All posts by holybeeofephesus

Gentleman and scholar

“It’s Not the Years, It’s the Mileage”: An Indiana Jones Chronology (Introduction)

Holy Bee of Ephesus

Working with the James Bond novels last year got me thinking about compiling another 91XTKfFZ3kL._SL1500_chronology for a great period adventurer of the last century — Dr. Henry Walton Jones, Jr., better known by the name he swiped from the family dog, “Indiana.” If you piece together his entire life story, as the Holy Bee has just done, you know that he’s not just Indiana Jones, professor of archaeology, expert on the occult, and obtainer of rare antiquities. He’s also Indiana Jones, Titanic survivor, World War I veteran, boy-toy of the notorious spy Mata Hari, romantic rival of Hemingway, roommate of Eliot Ness, amateur jazz musician (adept at piano and soprano sax), widower at 26, highly-decorated Army Reserve Colonel, and much, much more.

As we know, the movies, and most other Indy media, generally start off with a year written right on the opening scene, or first page. That has pretty…

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Video Store Memories

Holy Bee of Ephesus

Sorry, misled voters of West Virginia and Pennsylvania. Coal-mining jobs are not coming back in any appreciable amount. Never. Ever. And any presidential candidate of any party who tells you otherwise is playing you for a fool. But that’s the way of the world. Think of the poor harness and saddle makers when those Model T Fords started rolling off the assembly line. Shit outta luck. No one’s crossing the Atlantic on dirigibles anymore either, putting all those patriotic, hard-working dirigible technicians out of business. Industries die when times change. It’s a fact of life.

I can’t recall anyone carrying signs at political rallies when the humble video rental store circled the drain and gurgled out of existence not long ago. Maybe that’s because most video store employees are…excuse me, were…jaded Gen-X youngsters, not people with families to support and hoping for a pension after forty-five years of inhaling…

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Even A Stopped Clock Is Right Twice A Day: Songs We Like by Artists We Don’t

There’s a whole lot of stuff out there in the music world that I do not care for…and I’m probably wrong. The widely-revered Sonic Youth, for example, is just not my cup of tea. (No, not even Daydream Nation.) I find Radiohead 20% tolerable background music, 80% powerful irritant. My contemporaries look at me like I’m a criminal when I say I find the Pixies a big fat “meh.” These are my own personal blind spots, and I own them.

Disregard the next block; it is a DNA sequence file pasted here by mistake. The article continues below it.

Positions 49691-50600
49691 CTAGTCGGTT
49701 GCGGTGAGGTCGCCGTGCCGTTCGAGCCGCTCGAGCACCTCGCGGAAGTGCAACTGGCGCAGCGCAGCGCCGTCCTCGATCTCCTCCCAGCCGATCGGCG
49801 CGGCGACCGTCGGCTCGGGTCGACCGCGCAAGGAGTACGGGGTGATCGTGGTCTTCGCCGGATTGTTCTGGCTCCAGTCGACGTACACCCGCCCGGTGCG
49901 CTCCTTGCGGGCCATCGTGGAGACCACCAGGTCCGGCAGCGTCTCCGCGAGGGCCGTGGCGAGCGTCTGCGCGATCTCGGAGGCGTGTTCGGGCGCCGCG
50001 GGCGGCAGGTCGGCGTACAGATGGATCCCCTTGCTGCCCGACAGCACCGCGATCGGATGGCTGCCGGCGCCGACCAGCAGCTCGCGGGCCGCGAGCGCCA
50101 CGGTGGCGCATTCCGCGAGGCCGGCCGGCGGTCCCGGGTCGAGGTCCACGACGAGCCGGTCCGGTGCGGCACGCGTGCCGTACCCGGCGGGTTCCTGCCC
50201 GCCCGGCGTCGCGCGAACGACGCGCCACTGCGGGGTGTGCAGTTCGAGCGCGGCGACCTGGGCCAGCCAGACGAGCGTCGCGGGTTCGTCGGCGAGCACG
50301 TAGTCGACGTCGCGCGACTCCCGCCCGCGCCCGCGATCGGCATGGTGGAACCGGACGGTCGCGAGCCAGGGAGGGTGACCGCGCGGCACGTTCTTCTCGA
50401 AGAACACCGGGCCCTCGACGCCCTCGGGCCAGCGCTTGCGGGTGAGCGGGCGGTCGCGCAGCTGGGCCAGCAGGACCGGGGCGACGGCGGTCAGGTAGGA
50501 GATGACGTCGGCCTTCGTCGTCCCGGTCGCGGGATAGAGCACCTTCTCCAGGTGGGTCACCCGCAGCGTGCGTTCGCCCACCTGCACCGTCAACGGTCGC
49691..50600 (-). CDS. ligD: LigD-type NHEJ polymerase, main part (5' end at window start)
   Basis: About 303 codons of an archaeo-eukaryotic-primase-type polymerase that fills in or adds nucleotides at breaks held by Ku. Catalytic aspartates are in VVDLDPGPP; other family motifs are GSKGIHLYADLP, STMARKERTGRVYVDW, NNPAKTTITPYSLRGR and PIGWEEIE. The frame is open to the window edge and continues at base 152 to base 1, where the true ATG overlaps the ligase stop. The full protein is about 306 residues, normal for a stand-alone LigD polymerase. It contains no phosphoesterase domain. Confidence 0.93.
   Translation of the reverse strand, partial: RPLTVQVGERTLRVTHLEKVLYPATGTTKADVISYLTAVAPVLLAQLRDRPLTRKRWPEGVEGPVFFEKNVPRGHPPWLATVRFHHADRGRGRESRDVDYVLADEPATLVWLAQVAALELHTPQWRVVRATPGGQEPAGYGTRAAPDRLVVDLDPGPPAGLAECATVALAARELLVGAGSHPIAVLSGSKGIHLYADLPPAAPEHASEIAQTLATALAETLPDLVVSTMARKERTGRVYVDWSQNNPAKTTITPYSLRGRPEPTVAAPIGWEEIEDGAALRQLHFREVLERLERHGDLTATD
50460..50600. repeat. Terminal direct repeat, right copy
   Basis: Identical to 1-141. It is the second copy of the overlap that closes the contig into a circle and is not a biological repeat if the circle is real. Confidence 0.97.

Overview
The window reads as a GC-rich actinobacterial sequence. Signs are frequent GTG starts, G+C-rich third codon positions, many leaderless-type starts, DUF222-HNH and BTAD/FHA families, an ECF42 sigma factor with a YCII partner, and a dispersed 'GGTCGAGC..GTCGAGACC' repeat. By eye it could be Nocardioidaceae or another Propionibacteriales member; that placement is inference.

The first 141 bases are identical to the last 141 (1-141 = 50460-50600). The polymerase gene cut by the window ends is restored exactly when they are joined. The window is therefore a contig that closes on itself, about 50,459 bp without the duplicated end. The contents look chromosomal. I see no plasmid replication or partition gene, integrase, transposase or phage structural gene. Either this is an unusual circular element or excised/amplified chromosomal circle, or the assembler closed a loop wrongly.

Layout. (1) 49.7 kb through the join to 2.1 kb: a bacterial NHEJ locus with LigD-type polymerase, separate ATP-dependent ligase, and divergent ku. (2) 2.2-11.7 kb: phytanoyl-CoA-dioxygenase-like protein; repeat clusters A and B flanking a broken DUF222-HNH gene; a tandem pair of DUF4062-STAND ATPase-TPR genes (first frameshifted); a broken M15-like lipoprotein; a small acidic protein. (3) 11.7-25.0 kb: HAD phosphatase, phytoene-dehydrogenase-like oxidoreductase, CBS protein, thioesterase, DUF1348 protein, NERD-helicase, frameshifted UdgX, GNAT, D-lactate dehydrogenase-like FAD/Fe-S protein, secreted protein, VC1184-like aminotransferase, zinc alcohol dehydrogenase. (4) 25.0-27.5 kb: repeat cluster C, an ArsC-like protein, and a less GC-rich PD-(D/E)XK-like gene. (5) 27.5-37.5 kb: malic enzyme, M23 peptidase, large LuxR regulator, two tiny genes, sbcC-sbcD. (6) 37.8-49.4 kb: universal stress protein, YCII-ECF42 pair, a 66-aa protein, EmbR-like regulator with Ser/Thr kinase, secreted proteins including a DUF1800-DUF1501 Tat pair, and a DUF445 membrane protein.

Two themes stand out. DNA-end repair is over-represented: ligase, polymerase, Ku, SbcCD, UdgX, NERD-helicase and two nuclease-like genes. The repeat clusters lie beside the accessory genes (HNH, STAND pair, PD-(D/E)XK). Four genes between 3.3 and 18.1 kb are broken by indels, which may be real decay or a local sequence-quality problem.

Then there’s the artists that I know deep in my bones I’m right about not liking, and their legions of fans are wrong.

And I’ve tried. I’ve given some of these guys dozens of chances and re-listens. But at this point, no one is going to convince me that the spacey noodlings of Pink Floyd, stretched to ungodly lengths and anchored by a second-rate drummer and a third-rate keyboardist, are worth another minute of my time. Similarly, the “poetic” brain-dead bellows of noted jackass Jim Morrison, anchored by a second-rate keyboardist and third-rate drummer, are best left to those who peaked in high school.

But…there’s a couple of songs by those artists that, when they come on the radio, I find myself not reaching for the button. Not choosing a commercial, or static, or silence in their stead. Letting them play on. Maybe even deriving a modicum of pleasure from these aberrations from their usual plodding path of sub-mediocrity. It may not be the joyous surprise felt by those kids in that old cereal commercial (“He likes it!”), but it at least gives me a tiny insight into those misguided souls who think the usual stuff barfed up by the likes of the Grateful Dead is acceptable.

1. “Unchained” – Van Halen
from Fair Warning (1981)

2. “King of Pain” – The Police
from Synchronicity (1983)

3. “Jesus, etc.” – Wilco
from Yankee Hotel Foxtrot (2001)

4. “Can’t Feel My Face” – The Weeknd
from Beauty Behind the Madness (2015)

5. “Friends in Low Places” – Garth Brooks
from No Fences (1990)

6. “Somebody To Love” – Jefferson Airplane
from Surrealistic Pillow (1967)

7. “Style” – Taylor Swift
from 1989 (2015)

8. “People Are Strange” – The Doors
from Strange Days (1967)

9. “The Scientist” – Coldplay
from A Rush of Blood to the Head (2002)